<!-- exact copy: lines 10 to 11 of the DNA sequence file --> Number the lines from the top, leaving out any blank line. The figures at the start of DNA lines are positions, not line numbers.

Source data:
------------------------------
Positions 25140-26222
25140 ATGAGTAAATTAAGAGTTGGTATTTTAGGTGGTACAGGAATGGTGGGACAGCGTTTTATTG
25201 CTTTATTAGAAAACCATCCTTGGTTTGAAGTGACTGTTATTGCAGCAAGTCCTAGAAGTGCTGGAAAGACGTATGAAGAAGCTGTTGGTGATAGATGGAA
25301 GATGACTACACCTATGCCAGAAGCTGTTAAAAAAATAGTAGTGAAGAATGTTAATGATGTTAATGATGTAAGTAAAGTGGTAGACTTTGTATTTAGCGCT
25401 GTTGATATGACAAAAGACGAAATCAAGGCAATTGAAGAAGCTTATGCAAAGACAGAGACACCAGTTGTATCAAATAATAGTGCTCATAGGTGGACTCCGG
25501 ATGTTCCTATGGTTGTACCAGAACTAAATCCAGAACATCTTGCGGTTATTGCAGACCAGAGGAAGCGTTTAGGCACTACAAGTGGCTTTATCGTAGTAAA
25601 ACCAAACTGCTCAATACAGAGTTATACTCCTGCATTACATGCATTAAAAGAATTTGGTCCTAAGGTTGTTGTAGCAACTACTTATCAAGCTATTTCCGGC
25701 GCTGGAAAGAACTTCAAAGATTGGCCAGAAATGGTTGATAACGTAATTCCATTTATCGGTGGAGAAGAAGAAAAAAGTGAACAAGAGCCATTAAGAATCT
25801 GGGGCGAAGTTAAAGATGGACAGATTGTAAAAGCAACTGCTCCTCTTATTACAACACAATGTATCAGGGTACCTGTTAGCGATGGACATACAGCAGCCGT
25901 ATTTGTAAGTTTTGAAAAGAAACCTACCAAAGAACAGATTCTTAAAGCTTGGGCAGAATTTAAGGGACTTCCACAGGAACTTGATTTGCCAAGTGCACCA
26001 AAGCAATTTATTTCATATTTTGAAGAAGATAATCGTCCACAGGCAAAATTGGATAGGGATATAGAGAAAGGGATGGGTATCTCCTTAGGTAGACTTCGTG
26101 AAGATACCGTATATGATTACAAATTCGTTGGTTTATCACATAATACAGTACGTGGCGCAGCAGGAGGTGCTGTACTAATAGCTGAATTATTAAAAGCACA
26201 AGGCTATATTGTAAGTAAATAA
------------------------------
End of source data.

25901 ATTTGTAAGTTTTGAAAAGAAACCTACCAAAGAACAGATTCTTAAAGCTTGGGCAGAATTTAAGGGACTTCCACAGGAACTTGATTTGCCAAGTGCACCA
26001 AAGCAATTTATTTCATATTTTGAAGAAGATAATCGTCCACAGGCAAAATTGGATAGGGATATAGAGAAAGGGATGGGTATCTCCTTAGGTAGACTTCGTG